From north to south, and from the Pacific to the Andes, this sliver of a country boasts a collection of distinct terroirs—and wines to match.
The Colchagua Valley lies about 100 miles south of Santiago and runs west from the Andes foothills to the Pacific Ocean. According to Parra, Colchagua’s terroir is influenced by a warm, breezy, dry climate.
With vineyards planted from approximately 650 feet to 3,110 feet above sea level, there are hot spots on the valley floor and cool pockets higher up the hillsides.
“Soils are a mosaic of granite, volcanic, clay and schist,” says Parra.
Colchagua is often compared to California’s Napa Valley. Warm-weather red varieties thrive here, including Cabernet Sauvignon, Carmenère and Syrah, with some Malbec, Merlot and Petit Verdot thrown into the mix.
Closer to the Pacific, some wineries are growing Syrah in a cool, windy area called Marchigue (pronounced mar-CHEE-way). Meanwhile, just miles inland from the sea in a subzone called Paredones, a trio of wineries (Casa Silva, Santa Helena and Koyle) is forging ahead with Sauvignon Blanc. The wines are similar in style to those made in the Leyda and San Antonio valleys to the north, although the Paredones wines are even stronger in acidity.
Colchagua’s Apalta subzone, located on the north side of the Colchagua Valley near the village of Cunaco, has already carved out a global reputation. This horseshoe-shaped area, with southern, southwestern and southeastern exposures, is a monster in terms of size, with more than 1,700 acres of vineyards shared by numerous wineries, including Lapostolle, Montes, Ventisquero, Neyen and Santa Rita.
The terroir at Apalta, according to Parra, is defined by granite bedrock, hillside plantings and southerly exposures that ensure optimal ripeness. The best wines are a product of Apalta’s granitic soils and the slightly cooler temperatures derived from exposition and altitude, creating the quintessential marriage of stony minerality, raw power and structured balance.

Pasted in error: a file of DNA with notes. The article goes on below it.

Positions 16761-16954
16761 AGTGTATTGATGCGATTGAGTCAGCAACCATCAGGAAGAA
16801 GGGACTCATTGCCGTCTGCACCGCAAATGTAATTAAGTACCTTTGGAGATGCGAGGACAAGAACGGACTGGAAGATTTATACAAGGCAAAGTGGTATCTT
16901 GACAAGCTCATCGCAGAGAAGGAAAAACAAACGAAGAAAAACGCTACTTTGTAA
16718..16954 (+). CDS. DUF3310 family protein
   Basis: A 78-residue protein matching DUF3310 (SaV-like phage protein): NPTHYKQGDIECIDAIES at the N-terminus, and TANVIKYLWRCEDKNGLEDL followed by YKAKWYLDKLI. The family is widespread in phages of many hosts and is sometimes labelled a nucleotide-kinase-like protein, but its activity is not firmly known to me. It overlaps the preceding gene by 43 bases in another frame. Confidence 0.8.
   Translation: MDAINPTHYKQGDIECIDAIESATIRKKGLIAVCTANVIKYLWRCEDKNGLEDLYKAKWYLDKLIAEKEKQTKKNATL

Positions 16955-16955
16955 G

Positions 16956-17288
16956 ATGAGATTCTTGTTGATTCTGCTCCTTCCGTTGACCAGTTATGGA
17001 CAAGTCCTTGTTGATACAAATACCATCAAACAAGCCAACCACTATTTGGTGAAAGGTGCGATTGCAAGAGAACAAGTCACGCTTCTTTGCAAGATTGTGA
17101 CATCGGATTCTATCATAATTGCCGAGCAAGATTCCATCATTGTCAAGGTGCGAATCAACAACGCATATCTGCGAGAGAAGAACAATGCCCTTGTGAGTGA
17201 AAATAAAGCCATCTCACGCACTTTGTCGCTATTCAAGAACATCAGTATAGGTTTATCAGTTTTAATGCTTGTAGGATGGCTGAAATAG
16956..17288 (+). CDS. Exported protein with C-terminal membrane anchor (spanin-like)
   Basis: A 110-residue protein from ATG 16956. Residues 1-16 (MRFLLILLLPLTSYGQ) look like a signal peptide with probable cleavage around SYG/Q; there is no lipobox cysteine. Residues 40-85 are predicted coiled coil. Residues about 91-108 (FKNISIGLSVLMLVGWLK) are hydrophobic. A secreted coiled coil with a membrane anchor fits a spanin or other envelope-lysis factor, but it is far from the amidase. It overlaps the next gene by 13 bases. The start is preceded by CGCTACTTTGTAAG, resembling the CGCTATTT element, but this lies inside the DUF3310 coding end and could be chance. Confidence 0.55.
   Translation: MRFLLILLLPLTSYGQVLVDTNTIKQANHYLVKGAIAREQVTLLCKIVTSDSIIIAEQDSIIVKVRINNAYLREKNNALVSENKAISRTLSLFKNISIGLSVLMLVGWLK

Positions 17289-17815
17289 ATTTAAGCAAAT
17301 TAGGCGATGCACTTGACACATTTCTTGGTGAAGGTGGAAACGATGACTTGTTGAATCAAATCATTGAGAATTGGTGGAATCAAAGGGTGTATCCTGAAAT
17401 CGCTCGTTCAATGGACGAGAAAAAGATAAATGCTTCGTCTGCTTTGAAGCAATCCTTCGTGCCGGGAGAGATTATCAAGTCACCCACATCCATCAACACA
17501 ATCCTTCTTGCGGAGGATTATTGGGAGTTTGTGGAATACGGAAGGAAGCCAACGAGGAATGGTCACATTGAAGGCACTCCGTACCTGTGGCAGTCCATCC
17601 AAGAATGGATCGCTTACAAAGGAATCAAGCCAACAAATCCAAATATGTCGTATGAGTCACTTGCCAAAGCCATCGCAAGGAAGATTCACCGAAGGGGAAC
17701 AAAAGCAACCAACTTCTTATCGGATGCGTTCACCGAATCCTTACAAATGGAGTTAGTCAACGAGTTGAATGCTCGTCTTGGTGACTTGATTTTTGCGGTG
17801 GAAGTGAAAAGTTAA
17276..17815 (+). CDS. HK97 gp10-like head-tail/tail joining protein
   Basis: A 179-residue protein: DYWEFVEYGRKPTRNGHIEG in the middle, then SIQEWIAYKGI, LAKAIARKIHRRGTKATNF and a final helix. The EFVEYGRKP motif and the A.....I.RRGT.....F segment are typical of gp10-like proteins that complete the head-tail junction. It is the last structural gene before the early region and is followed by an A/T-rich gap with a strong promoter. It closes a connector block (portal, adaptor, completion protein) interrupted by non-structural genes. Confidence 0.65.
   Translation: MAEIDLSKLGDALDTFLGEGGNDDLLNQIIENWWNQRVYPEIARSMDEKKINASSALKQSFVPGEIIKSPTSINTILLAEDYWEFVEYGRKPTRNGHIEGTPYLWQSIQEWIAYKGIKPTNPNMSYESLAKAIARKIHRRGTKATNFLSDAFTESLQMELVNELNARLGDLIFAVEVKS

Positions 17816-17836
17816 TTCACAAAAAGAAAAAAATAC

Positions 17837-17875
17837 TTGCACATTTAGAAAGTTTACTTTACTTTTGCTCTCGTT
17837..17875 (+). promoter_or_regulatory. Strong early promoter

If the terroir is rocky and slightly cool in the Apalta hills, it’s another world on the valley floor.
Chile’s finest Malbecs—Viu 1 and a vineyard-designated bottling—hail from Viu Manent’s San Carlos property. Unlike Apalta, the San Carlos vineyard sits in flatlands atop deep, porous clay soils with excellent drainage.
José Miguel Viu, managing director for his family’s winery, says San Carlos, planted some 80 years ago, sings of Colchagua’s diversity.
“Like any great wine region throughout the world, there’s a human factor in Colchagua,” says Viu. “We have an inspired group here that has given our valley a dynamism and sense of community that doesn’t exist elsewhere in Chile. On the other hand, the valley offers natural conditions and diverse soils and climates that allow us to make wines from many varieties, and in many styles.”
Top Colchagua Valley Wines
93 Lapostolle 2009 Clos Apalta (Colchagua Valley). Typically intense, with aromas of graphite, cola, berry, spice, coconut and wood. Flavors of clove, herb and black fruit dominate. This Carmenère-led blend needs another few years to fully settle. Terlato Wines International. Cellar Selection.
abv: 15% Price: $90
92 Emiliana 2009 Gê (Colchagua Valley). Gê is one of Chile’s best blends, mixing Syrah, Carmenère and Cabernet Sauvignon. The nose is spicy yet suave, with berry, herb and olive aromas. Ideal in feel, with olive, pepper, cherry, cassis, coffee and chocolate flavors. Banfi Vintners. Editors’ Choice.
abv: 14.5% Price: $92
91 Viu Manent 2009 San Carlos Single Vineyard Malbec (Colchagua Valley). The bouquet shows extracted blackberry and leather aromas. The palate is healthy and well structured, with berry, toast and herb flavors. Baystate Wine & Spirits. Editors’ Choice.